In the writing of the Declaration of Independence and later framing the American Constitution in 1787, Locke had left a deep mark. Americans were so impressed by Locke that they copied his words in verbatim in the Declaration of Independence. Locke, a 17th century English philosopher had made two serious arguments about nature and purpose of government. First, a government must be based on the consent of the people. Second, the purpose of the government is to benefit the people and not those who govern. Locke insisted that the government was under obligation to protect 'life, liberty and property” of people. The idea of property is more than material possession. For that reason, Thomas Jefferson and his committee that drafted the Declaration of Independence substituted “property” with “pursuit of happiness”.

The second revolution was the French revolution 1789-99, under which the old order broke down, plunging the country into turmoil and conflict. Three ideas shaped this revolution – liberty, equality and fraternity, meaning solidarity among people. In the 19th century freedom of thought and expression got recognised as fundamental rights in countries like Britain and United States where democracy had begun to take firm roots. Government was no longer seen as a Divine gift to chosen ones – the monarch and aristocracy – but an outcome of political process. The idea of consent of the governed defined the legitimacy of the government.

Popular sovereignty replaced the old notions of authority and sovereignty. What it basically means is that right to govern rests with the people and they transfer this right temporarily, for a specified period, to their representatives. The elected representatives don't have borrowed power of the people that they have to use only in the interest of their constituents. What if the representatives or the government elected by the people fails to govern in their interest? According to Locke, they have a right to rebel. Some of the American states have embodied this idea into a “recall” procedure under which a sitting governor of the state can be unseated by a referendum.

Overtime the idea of limited government found greater acceptance among the democratic thinkers and statesmen. Only a government, limited by law and constitution, could respect rights and freedoms of the individuals. Writing a constitution and defining the powers of the government, they thought, were keys to constraining the powers of government. Today, constitutionalism means precisely that, and more in a sense that the powers government exercises are given by the constitution made by men and not by another authority.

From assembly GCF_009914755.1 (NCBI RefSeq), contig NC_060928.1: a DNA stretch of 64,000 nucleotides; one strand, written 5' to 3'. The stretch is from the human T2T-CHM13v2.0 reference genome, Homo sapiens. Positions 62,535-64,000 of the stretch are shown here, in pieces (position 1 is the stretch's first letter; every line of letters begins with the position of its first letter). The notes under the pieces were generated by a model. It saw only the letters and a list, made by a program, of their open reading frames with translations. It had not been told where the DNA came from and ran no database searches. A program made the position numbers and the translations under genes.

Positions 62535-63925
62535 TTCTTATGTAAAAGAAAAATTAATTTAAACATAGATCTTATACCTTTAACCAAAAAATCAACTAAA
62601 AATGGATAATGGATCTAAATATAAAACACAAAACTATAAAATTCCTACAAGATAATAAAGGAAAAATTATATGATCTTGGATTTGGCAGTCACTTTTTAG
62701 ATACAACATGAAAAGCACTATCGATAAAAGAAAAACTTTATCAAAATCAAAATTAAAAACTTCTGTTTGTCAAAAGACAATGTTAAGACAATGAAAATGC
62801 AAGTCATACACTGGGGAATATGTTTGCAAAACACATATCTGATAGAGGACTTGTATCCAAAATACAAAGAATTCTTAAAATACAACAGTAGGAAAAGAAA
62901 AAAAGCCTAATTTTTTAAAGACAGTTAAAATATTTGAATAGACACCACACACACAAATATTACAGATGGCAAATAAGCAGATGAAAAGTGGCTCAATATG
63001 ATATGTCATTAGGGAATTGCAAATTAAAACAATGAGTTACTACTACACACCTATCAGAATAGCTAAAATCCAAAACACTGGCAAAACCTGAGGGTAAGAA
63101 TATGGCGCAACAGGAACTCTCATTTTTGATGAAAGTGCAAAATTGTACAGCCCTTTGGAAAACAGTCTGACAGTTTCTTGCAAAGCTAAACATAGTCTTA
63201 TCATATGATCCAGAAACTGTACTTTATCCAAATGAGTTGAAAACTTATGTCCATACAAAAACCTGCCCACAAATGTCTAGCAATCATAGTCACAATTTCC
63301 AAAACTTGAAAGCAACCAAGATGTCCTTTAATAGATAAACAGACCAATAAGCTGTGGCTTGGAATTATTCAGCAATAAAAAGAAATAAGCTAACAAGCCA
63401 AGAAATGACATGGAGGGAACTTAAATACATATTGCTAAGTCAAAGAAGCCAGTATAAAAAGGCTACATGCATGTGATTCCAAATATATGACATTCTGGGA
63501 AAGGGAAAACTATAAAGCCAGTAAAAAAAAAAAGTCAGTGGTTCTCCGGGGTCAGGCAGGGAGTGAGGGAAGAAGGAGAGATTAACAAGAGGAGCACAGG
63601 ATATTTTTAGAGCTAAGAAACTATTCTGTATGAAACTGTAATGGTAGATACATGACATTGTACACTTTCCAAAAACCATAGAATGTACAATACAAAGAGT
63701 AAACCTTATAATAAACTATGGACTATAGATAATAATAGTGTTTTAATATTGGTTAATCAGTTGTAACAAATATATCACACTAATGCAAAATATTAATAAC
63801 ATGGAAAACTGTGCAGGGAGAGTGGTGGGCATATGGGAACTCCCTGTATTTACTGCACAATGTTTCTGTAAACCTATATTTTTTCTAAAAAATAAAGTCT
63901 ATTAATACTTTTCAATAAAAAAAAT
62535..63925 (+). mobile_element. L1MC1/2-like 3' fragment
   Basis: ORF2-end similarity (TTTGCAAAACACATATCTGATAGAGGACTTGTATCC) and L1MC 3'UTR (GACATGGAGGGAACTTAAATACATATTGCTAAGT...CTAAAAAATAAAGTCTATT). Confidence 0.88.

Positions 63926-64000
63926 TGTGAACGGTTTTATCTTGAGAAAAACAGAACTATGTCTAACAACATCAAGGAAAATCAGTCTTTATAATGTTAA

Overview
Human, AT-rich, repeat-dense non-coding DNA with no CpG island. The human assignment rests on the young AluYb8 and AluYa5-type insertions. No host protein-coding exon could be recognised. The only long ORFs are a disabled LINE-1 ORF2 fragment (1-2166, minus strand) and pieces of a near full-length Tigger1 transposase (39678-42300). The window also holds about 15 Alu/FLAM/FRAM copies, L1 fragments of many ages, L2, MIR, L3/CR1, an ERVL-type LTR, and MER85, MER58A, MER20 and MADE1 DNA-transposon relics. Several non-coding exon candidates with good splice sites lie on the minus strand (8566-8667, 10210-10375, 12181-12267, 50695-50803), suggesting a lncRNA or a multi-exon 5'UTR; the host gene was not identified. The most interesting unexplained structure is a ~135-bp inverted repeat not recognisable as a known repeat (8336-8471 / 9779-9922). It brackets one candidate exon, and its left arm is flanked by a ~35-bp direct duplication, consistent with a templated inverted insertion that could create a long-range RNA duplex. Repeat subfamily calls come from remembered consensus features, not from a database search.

For centuries, concentration of powers in one institution, the monarchy has created tyranny. It is a question of common sense, if authority of the state is concentrated in a single institution or a person then, the power is more likely to be used for personal benefit and hurt people than when it is divided among different institutions. An 18th French philosopher Montesquieu made a strong argument for separating legislative, judicial and executive powers of the state.

These ideas and many more, that due to limit of space we cannot discuss, have shaped the modern political world of democracy, constitutional government and fundamental rights. Not every country or elites in every state have accepted every modern democratic idea for governance. The reason is simple; democratic transformations and transitions, in other words, implementation of modern ideas require a political struggle to defeat the vested interests that have stakes in establishing and maintaining non-democratic systems.

The writer is an eminent defence/political analyst and regularly contributes in print/electronic media. Presently he is Director General at 'Institute of Strategic Studies, Islamabad'. This email address is being protected from spambots. You need JavaScript enabled to view it.

The Soulful Pakistani Music!

Written By:Sara Raza Khan